“Thus interpreted, each individual church is, as it were, a type, not indicating one definite period in history, but describing conditions which are constantly repeated in the actual life of the various congregations.  Therefore this section appears to span the entire dispensation, from Christ’s first coming to save His people (1: 5) to His second coming to judge all nations (1: 7)….It should be carefully noted that this section also covers the entire dispensation, from the first to the second coming of Christ. The very first reference to Christ pictures Him as having been slain and as now ruling from heaven (5: 5, 6). Towards the end of this section the final judgment is introduced. Notice the impression of the second coming on unbelievers. ‘And they say to the mountains and to the rocks, Fall on us and hide us from the face of the One sitting on the throne, and from the wrath of the Lamb! For it came, the day, the great one, of their wrath; and who is able to stand?’ (6: 16, 17). Now notice the bliss of believers. ‘They shall hunger no more, neither thirst any more; neither shall the sun fall upon them, nor any heat; for the Lamb that is in the midst of the throne shall be their shepherd and shall lead them to life’s springs of water; and God shall wipe away every tear out of their eyes’ (7: 16, 17). This is a picture of the entire Church triumphant, gathered out of all the nations and thus, in its entirety, standing before the throne and before the Lamb, an ideal which is not realized until the day of the great consummation. We have again spanned the entire gospel age. 3. The seven trumpets (8: 1–11: 19) The next section consists of chapters 8–11. Its central theme is the seven trumpets that affect the world. What happens to the Church is described in chapters 10 and 11 (the angel with the little book, the two witnesses). Also at the close of this section there is a very clear reference to the final judgment. The dominion over the world became the dominion of our Lord, and of his Christ: and he shall reign for ever and ever.’ ‘… And the nations were wroth, and thy wrath came, and the time of the dead to be judged…’ (11: 15, 18). Having reached the end of the dispensation, the vision ends. 4. The persecuting dragon (12: 1–14: 20) This brings us to chapters 12–14: the woman and the Manchild persecuted by the dragon and his helpers. This section also covers the entire dispensation. It begins with a very clear reference to the birth of the Saviour (12: 5)…This section, too, closes with a stirring description of Christ’s second coming in judgment. ‘And I saw, and behold, a white cloud; and on the cloud I saw one sitting like unto a son of man, having on his head a golden crown, and in his hand a sharp sickle…. And he that sat on the cloud cast his sickle upon the earth; and the earth was reaped’ (14: 14, 16). 5. The seven bowls (15: 1–16: 21) The next section comprises chapters 15 and 16 and describes the bowls of wrath. Here, too, we have a very clear reference to the final judgment and events that will take place in connection with it. Thus we read in 16: 20, ‘And every island fled away, and the mountains were not found.’ 6. The fall of Babylon (17: 1–19: 21) Next comes a very vivid description of the fall of Babylon and the punishment inflicted upon the beast and the false prophet. Notice the picture of Christ’s coming unto judgment (19: 11 ff.). ‘And I saw the heaven opened; and behold, a white horse, and he that sat thereon called Faithful and True; and in righteousness he judges and does battle….’ 7. The great consummation (20: 1–22: 21) This brings us to the final section, chapters 20–22, for Revelation 20: 1 definitely begins a new section and introduces a new subject.  This new subject is the devil’s doom. A comparison, moreover, with chapter 12 reveals the fact that at the beginning of chapter 20 we are once more standing on the threshold of the new dispensation. While in 12: 9 we are told that in connection with Christ’s ascension and coronation the devil is cast down , here in 20: 2, 3 we read that he is bound for a thousand years after being cast into the abyss. The thousand years are followed by the little season during which Satan is loosed out of his prison (20: 7). This, in turn, is followed by a description of the final overthrow of Satan in connection with Christ’s coming in judgment (20: 10, 11 ff.). At this coming the present universe, fleeing away, makes room for the new heaven and earth, the new Jerusalem (20: 11 ff.). A careful reading of the book of Revelation has made it clear that the book consists of seven sections, and that these seven sections run parallel to one another. Each of them spans the entire dispensation from the first to the second coming of Christ. This period is viewed now from one aspect, now from another. ..There is another line of reasoning which confirms our position that each of the seven sections extends from the beginning to the end of the new dispensation and that the seven run parallel to one another.  Different sections ascribe the same duration to the period described. According to the third cycle (chapters 8–11) the main period here described is one of forty- two months (11: 2), or twelve hundred and sixty days (11: 3). Now, it is a remarkable fact that we find that same period of time in the next section (chapters 12–14), namely, twelve hundred and sixty days (12: 6), or a time and times and half a time (3½ years) (12: 14). The three designations— forty- two months, twelve hundred and sixty days, time and times and half a time— are exactly equivalent. So the section on the trumpets (chapters 8–11) must run parallel with that which describes the battle between Christ and the dragon (chapters 12–14). A careful study of chapter 20 will reveal that this chapter describes a period which is synchronous with that of chapter 12. Therefore by this method of reasoning, parallelism is vindicated. Each section gives us a description of the entire gospel age, from the first to the second coming of Christ, and is rooted in Israel’s history under the old dispensation to which there are frequent references.” (William Hendriksen, More Than Conquerors: An Interpretation Of The Book Of Revelation, 16-19 (Kindle Edition); Grand Rapids, Michigan; Baker Books)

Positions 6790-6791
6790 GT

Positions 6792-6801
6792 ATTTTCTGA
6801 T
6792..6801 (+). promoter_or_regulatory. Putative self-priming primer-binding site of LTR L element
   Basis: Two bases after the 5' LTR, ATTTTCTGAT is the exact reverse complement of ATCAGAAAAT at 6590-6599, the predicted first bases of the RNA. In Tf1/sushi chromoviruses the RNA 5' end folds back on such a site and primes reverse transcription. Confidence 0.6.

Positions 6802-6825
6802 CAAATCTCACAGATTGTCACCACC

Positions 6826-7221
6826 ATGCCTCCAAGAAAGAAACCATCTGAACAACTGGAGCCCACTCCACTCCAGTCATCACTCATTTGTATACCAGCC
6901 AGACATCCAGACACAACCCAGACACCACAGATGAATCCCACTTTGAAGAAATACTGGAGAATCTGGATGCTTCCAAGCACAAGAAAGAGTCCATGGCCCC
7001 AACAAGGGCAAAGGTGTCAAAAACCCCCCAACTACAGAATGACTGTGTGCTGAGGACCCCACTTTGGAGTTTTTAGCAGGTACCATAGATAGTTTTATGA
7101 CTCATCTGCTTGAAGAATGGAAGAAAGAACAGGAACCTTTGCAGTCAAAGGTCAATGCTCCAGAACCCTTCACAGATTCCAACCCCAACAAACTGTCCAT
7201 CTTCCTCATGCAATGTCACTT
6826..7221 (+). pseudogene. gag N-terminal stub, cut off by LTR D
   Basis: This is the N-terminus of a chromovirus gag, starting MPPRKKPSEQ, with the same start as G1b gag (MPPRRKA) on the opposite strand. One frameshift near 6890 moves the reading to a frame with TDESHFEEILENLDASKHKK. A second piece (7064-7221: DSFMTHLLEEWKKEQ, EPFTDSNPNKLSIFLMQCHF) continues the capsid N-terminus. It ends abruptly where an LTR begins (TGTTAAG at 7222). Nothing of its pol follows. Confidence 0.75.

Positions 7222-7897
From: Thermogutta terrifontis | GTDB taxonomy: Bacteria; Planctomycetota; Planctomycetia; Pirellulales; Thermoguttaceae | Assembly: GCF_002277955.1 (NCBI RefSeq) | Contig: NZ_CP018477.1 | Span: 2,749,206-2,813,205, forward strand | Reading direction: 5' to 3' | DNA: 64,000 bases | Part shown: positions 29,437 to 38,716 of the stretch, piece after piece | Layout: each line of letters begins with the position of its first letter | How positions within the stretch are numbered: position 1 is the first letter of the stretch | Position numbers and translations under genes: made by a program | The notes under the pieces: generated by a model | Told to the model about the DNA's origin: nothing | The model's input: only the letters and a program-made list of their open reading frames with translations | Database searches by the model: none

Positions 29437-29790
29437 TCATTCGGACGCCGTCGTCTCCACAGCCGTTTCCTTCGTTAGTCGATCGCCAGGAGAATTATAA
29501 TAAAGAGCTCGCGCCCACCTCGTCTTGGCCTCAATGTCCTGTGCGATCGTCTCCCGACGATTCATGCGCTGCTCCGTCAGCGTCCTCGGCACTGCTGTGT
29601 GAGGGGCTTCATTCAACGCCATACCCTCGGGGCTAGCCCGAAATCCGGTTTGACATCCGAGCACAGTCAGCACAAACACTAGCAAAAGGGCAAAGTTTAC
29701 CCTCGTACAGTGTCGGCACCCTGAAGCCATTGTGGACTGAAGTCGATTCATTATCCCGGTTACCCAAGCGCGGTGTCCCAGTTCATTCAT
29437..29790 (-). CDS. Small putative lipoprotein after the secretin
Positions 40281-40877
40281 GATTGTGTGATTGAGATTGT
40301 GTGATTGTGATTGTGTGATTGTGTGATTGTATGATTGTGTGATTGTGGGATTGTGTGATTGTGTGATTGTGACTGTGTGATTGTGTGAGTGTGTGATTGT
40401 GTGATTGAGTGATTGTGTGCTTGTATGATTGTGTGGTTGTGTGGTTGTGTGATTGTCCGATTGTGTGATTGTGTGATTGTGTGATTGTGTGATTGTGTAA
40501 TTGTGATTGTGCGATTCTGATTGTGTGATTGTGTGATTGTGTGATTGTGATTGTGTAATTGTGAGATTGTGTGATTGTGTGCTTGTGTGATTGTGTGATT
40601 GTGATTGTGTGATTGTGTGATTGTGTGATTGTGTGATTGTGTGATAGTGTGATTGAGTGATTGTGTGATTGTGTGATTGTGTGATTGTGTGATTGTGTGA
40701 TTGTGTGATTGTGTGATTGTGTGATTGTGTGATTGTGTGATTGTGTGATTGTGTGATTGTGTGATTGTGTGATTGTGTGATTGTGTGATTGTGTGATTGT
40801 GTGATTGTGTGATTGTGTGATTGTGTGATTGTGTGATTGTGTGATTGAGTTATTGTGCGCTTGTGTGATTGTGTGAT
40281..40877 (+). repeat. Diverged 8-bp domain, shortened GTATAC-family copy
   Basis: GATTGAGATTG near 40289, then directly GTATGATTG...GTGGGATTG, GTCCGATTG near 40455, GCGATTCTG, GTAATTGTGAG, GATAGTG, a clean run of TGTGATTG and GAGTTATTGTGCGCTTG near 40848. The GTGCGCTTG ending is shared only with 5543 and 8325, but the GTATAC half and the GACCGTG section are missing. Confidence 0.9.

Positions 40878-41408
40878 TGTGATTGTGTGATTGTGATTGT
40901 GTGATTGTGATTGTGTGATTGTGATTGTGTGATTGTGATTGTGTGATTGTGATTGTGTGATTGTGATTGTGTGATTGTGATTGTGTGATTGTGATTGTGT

This use of parallelism which John uses draws directly from the Book of Daniel. In Daniel chapters 2 and 7, the Prophet describes the same four kingdoms in different imagery (I.e., Babylon, Medes/Persians, Greece, and Rome) while explaining the coming kingdom of God (Daniel 2:44; 7:13-14). In each vision, parallels are clearly seen; yet they each produce different details about the various kingdoms under consideration.
The two beasts of Revelation 13 are found in this context of the increasing power of Satan in the world, before the Second Coming of Christ. The mark of the beast is thus seen from the vantage point of those who are the people of the beast (those who take the mark), in opposition to those who are faithful to the Lamb.
The grace of the Lord Jesus Christ, and the love of God, and the communion of the Holy Spirit, be with you all. Amen.